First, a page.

THE PRESIDENT: You are the klieg lights. And, [LAUGHS] And it's, you, it's -- Heading out to -- heading into this stretch in the primaries and heading into the general election, is, is really the difference between minor leagues and big leagues. And --
GIBSON: You wanna get caught on the Republican side too?
THE PRESIDENT: No, I don't, I really, I really, believe the race is wide open. Uh, and -- it's, it's hard for me to gau-- I don't have a sense, I don't have -- 'cause I'm not out there talking to the -- In order to determine how well somebody's doing you gotta get a sense of that grassroots -- and how they're feeling or who's organized because these early states, Iowa and New Hampshire, voter turn-out is really important.
GIBSON: Mrs. Bush, what's the -- from your perspective, what do you think is the one thing that these candidates, don't know or probably underestimate, about being President.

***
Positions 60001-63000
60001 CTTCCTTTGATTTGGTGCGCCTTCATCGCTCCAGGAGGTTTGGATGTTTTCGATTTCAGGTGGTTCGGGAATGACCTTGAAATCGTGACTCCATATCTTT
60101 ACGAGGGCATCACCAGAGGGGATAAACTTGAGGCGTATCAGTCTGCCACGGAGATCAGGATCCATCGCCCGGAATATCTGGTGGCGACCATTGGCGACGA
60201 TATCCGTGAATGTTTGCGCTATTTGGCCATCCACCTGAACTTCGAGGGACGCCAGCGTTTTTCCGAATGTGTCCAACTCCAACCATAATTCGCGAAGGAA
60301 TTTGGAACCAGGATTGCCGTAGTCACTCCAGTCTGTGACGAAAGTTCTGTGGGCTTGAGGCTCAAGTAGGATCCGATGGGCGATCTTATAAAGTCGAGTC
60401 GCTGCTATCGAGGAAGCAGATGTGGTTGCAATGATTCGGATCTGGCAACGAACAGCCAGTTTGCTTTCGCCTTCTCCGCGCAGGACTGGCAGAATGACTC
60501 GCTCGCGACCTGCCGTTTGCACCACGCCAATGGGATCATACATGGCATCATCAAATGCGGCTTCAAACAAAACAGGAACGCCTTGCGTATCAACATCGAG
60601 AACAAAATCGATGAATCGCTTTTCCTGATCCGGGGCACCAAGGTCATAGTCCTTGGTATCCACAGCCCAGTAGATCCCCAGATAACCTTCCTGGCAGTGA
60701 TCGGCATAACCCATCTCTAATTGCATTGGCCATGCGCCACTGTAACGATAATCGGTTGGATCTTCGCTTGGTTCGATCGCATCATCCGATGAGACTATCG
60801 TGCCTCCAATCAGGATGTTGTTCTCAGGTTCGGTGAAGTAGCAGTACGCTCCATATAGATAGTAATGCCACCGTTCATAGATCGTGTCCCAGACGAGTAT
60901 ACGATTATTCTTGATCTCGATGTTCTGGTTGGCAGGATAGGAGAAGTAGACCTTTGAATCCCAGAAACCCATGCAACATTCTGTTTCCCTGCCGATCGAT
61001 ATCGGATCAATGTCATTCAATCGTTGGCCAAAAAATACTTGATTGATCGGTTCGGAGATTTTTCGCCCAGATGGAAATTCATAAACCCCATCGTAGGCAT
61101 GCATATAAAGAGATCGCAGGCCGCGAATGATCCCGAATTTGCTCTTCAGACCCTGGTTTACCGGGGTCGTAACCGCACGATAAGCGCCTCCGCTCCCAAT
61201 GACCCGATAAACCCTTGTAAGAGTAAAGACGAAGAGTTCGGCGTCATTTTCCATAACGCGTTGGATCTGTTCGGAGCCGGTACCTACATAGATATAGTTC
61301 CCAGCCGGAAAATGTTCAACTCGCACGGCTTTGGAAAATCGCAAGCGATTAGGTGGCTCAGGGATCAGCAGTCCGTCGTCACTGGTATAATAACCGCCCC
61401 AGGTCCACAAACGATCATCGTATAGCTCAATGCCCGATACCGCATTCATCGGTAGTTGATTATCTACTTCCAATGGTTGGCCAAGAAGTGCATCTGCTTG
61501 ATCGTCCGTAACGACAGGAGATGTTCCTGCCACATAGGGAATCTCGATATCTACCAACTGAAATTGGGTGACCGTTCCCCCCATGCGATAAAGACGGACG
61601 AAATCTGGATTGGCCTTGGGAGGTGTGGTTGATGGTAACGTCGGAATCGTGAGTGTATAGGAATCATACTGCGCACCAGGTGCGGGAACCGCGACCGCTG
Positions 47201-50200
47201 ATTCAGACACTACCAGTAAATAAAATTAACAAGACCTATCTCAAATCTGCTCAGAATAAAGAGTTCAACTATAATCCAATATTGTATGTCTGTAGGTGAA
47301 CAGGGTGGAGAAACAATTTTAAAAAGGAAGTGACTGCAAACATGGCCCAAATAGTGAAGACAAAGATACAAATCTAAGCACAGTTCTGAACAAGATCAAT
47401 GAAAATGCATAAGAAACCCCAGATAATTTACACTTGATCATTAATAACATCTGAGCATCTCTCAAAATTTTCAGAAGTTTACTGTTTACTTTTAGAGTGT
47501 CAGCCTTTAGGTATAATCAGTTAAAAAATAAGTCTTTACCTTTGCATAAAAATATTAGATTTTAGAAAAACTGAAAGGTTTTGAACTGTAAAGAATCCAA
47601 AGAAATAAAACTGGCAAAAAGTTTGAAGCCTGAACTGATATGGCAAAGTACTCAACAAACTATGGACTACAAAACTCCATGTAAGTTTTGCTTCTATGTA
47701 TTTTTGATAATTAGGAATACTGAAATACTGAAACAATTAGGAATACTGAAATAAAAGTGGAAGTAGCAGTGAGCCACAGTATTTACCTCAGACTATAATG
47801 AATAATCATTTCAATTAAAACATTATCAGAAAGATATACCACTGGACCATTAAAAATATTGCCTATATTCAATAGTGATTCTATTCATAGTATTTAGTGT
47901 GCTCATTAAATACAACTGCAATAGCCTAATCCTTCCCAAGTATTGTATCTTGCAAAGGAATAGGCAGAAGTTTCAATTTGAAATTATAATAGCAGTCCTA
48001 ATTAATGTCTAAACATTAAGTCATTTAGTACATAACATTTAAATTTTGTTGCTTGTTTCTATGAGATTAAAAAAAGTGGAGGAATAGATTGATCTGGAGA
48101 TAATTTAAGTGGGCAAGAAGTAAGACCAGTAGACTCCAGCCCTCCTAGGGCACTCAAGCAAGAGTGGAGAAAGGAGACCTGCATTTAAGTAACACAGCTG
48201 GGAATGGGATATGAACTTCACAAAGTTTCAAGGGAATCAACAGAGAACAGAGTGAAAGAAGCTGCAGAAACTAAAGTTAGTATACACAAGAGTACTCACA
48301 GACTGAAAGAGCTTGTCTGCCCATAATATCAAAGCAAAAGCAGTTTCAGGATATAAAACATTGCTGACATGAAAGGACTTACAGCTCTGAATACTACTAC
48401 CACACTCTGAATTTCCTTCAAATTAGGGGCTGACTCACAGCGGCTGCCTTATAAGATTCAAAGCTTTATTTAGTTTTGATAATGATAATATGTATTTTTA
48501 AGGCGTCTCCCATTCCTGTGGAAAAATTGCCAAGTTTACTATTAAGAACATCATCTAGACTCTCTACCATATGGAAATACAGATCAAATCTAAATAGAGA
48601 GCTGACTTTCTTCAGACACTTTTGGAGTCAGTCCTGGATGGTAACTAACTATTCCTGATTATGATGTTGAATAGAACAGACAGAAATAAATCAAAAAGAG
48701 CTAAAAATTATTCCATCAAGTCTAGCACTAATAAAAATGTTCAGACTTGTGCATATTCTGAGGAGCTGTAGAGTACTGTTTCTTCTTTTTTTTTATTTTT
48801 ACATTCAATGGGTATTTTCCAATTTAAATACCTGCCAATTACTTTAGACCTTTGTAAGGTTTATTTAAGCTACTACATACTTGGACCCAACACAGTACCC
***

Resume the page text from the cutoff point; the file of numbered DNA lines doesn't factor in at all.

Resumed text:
LAURA BUSH: Oh -- about being President --
LAURA BUSH: I -- you know, I don't know, I have no idea, but, I think that maybe, what the American people don't know, is how difficult it is to run for president. To run for office, and how much, both emotional and physical stamina you need, to run for office, and I think that's what, George is talking about and that's -- You know, I think that -- people don't see it really. You just don't have any idea until you're really involved in it. What it means to travel around the country and speak over and over --
GIBSON: You -- you said --
LAURA BUSH: -- again.
GIBSON: You said it's grueling. And candidates get tired and make mistakes. You see any made so far?
THE PRESIDENT: Oh, I'm sure there are, uh --
GIBSON: How about Obama saying that he would meet without preconditions with --
LAURA BUSH: [LAUGHS]
GIBSON: -- the leaders of Cuba, Venezuela, North Korea.